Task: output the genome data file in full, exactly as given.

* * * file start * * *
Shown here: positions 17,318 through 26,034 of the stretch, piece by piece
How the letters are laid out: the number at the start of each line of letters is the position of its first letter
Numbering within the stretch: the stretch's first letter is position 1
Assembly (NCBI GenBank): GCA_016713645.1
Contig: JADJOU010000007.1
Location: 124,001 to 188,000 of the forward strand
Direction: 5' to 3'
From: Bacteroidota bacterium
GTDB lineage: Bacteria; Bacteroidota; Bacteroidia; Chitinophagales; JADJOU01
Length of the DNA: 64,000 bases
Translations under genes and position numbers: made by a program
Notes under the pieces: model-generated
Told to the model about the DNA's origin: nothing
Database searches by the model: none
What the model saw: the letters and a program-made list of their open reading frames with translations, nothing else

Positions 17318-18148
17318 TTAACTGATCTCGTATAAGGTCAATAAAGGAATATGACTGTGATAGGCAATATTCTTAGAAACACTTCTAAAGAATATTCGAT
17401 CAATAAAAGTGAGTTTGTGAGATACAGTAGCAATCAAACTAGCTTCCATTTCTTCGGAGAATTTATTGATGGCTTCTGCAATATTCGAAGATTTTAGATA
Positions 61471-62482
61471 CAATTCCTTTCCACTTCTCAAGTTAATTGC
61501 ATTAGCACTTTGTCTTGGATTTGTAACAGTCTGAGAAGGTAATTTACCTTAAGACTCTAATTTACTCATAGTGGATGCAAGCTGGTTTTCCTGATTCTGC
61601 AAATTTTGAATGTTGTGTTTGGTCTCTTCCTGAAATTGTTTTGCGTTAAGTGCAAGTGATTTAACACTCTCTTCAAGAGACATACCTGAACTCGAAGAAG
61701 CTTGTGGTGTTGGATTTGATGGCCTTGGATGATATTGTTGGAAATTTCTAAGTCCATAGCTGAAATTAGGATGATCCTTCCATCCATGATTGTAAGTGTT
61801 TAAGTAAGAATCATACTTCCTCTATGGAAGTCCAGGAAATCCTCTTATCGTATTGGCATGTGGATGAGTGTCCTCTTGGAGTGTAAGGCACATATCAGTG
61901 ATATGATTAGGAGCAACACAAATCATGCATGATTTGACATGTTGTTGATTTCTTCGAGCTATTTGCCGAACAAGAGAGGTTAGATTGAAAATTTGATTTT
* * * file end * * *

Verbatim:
Shown here: positions 17,318 through 26,034 of the stretch, piece by piece
How the letters are laid out: the number at the start of each line of letters is the position of its first letter
Numbering within the stretch: the stretch's first letter is position 1
Assembly (NCBI GenBank): GCA_016713645.1
Contig: JADJOU010000007.1
Location: 124,001 to 188,000 of the forward strand
Direction: 5' to 3'
From: Bacteroidota bacterium
GTDB lineage: Bacteria; Bacteroidota; Bacteroidia; Chitinophagales; JADJOU01
Length of the DNA: 64,000 bases
Translations under genes and position numbers: made by a program
Notes under the pieces: model-generated
Told to the model about the DNA's origin: nothing
Database searches by the model: none
What the model saw: the letters and a program-made list of their open reading frames with translations, nothing else

Positions 17318-18148
17318 TTAACTGATCTCGTATAAGGTCAATAAAGGAATATGACTGTGATAGGCAATATTCTTAGAAACACTTCTAAAGAATATTCGAT
17401 CAATAAAAGTGAGTTTGTGAGATACAGTAGCAATCAAACTAGCTTCCATTTCTTCGGAGAATTTATTGATGGCTTCTGCAATATTCGAAGATTTTAGATA
Positions 61471-62482
61471 CAATTCCTTTCCACTTCTCAAGTTAATTGC
61501 ATTAGCACTTTGTCTTGGATTTGTAACAGTCTGAGAAGGTAATTTACCTTAAGACTCTAATTTACTCATAGTGGATGCAAGCTGGTTTTCCTGATTCTGC
61601 AAATTTTGAATGTTGTGTTTGGTCTCTTCCTGAAATTGTTTTGCGTTAAGTGCAAGTGATTTAACACTCTCTTCAAGAGACATACCTGAACTCGAAGAAG
61701 CTTGTGGTGTTGGATTTGATGGCCTTGGATGATATTGTTGGAAATTTCTAAGTCCATAGCTGAAATTAGGATGATCCTTCCATCCATGATTGTAAGTGTT
61801 TAAGTAAGAATCATACTTCCTCTATGGAAGTCCAGGAAATCCTCTTATCGTATTGGCATGTGGATGAGTGTCCTCTTGGAGTGTAAGGCACATATCAGTG
61901 ATATGATTAGGAGCAACACAAATCATGCATGATTTGACATGTTGTTGATTTCTTCGAGCTATTTGCCGAACAAGAGAGGTTAGATTGAAAATTTGATTTT